A few weeks ago, I was scrolling through Instagram when I noticed something, well, weird.
One of my favorite bookstagrams had posted a photo of a bath tub. I knew for a fact it wasn't a photo they took. Why? I'd spotted it earlier while scrolling through Tumblr. I went back to Tumblr and found the photo; I remembered it because I'd liked it, to save it to reblog later. I followed the source and ended up at the Instagram of an interior decorator.
I was torn. What do you do when you find a photo someone has reposted without credit? I went back to the bookstagram and saw that she had put a photo credit for "Pinterest" on the photo.
Pinterest. Good ol' Pinterest.
Pinterest, in so many ways, has changed both the blogging world and the Internet as a whole. It changed the way we talk, the way we run and market blogs and businesses. And most importantly, it has muddied the waters of crediting photos.
It feels so easy for photos to get lost now. To get pulled from Instagram onto Pinterest, to lose the original source, to get added to WeHeartIt, and Tumblr, and then loop back again. Posting and reposting, the source gets lost. When you reverse search the image on Google, it can take a lot of effort to find the original post--and the original credit.
I always inwardly cringe when I see a photo credited to "Pinterest." Pinterest is where you find a cool photo, or something you want to share. But you need to share the original source--unless you do extensive searching and simply can't. You have to do the work though: you have to try and find that original source. That's on you, as a blogger, an influencer, whatever. You have to do that work.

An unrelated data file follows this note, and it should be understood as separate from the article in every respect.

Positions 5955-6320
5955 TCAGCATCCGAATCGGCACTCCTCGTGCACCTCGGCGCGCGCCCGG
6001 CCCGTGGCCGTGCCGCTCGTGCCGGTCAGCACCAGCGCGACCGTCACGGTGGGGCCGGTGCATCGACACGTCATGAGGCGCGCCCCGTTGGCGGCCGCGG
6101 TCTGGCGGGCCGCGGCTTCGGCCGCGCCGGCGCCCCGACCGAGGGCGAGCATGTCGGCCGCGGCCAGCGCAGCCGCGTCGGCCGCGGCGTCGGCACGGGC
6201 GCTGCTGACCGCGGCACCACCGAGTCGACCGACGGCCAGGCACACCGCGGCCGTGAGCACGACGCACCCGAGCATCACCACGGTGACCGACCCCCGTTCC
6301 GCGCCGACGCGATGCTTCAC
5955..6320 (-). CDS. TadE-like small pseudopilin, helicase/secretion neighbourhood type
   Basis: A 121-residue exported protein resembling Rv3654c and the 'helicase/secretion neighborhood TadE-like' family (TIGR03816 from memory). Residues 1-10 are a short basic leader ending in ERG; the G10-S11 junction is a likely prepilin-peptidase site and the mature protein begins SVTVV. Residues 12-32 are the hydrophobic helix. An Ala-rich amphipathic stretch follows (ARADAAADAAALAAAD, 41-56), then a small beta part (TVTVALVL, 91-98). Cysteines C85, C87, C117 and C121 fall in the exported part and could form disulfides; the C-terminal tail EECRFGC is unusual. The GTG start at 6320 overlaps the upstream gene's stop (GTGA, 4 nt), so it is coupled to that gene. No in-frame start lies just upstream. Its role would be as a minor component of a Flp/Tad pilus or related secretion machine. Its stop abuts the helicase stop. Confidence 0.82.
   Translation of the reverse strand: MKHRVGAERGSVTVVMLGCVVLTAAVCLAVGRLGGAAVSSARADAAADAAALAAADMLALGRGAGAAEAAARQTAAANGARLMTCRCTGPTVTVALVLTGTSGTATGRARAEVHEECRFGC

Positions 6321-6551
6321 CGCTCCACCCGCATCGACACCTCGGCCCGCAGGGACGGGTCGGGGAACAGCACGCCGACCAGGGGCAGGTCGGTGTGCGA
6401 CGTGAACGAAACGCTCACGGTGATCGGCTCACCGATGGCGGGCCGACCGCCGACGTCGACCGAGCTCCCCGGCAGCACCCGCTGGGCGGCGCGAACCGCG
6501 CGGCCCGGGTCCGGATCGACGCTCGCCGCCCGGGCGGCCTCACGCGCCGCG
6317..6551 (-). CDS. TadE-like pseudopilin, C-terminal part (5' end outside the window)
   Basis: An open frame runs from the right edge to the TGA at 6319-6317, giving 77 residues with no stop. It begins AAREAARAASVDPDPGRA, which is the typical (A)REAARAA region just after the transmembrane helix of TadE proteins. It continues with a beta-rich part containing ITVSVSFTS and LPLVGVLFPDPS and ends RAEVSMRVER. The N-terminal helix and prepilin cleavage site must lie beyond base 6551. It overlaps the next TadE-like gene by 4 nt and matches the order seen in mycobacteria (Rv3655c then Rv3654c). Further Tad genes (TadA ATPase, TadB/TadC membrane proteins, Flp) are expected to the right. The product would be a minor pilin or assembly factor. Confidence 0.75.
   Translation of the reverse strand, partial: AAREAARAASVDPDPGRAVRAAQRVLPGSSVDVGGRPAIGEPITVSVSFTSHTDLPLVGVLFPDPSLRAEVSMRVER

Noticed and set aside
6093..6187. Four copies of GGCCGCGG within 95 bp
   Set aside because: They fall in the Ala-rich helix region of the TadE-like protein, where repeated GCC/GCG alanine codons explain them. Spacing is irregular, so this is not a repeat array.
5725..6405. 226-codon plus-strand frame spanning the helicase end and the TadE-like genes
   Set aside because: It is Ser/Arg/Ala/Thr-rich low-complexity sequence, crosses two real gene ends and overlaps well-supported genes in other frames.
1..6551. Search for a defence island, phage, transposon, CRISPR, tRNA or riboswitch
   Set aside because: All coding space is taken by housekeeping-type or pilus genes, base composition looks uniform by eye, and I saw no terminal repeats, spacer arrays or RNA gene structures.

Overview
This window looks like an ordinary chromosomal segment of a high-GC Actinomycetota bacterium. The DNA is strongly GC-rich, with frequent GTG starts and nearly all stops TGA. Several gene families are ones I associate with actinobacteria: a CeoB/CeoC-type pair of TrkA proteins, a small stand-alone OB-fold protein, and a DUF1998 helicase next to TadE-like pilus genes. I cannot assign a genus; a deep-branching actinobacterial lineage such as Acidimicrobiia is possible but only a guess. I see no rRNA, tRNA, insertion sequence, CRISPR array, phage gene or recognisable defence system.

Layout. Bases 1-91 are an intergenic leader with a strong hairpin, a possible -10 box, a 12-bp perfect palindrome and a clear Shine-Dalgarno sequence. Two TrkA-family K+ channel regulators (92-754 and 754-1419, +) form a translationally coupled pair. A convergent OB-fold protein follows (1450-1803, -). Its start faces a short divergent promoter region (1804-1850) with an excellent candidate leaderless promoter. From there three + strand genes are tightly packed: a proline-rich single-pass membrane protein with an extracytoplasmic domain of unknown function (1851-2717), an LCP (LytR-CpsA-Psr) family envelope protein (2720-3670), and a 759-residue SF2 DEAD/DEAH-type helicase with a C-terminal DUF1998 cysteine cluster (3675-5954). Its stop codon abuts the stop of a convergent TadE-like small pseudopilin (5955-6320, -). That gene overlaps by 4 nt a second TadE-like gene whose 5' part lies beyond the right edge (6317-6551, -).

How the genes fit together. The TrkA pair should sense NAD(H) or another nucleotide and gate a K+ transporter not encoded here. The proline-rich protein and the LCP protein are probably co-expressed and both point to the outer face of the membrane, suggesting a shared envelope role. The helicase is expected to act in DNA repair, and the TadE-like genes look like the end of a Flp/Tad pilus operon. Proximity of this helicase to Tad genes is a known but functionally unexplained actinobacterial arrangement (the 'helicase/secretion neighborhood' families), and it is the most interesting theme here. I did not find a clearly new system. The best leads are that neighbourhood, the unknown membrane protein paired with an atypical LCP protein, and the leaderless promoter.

Here's the thing: I can think of a lot of times in the past where I've credited photos to "Pinterest." And I hate myself a little bit for it. But I grew up, I learned, I changed. It's pure laziness, that's all it is, as well as ignorance. Maybe people just don't realize they need to source the original photo. Maybe they think saying they got it from "Pinterest" is enough.
In general, if you find a photo on Pinterest, it has a source. Follow the link. If it doesn't lead anywhere (I have definitely clicked links before and been taking to just the image URL, not a blog post or anything), try reverse searching on Google. You may also be able to find the original Pin on Pinterest by searching for it's exact title and description. (If you notice a pin that doesn't lead to a source, do your part and make sure to report it to Pinterest as well!)
And here's the kicker: if you cannot find the source, do not use the photo. Being unable to credit it is not an excuse. Don't use it.
You might wonder about stock photos. Depending on the permissions of stock photos, you do not always need to share the source. Although, if you repost stock photos on Instagram, I think it is most honest to mention the source in your caption. But that's just me.
So, what happened with that bookstagram? I decided to send the interior decorator the photo had originally come from a private message, where I told her the name of the bookstagram and that she used her photo. In the end, they worked it out privately and, good on the bookstagrammer, she updated the caption.
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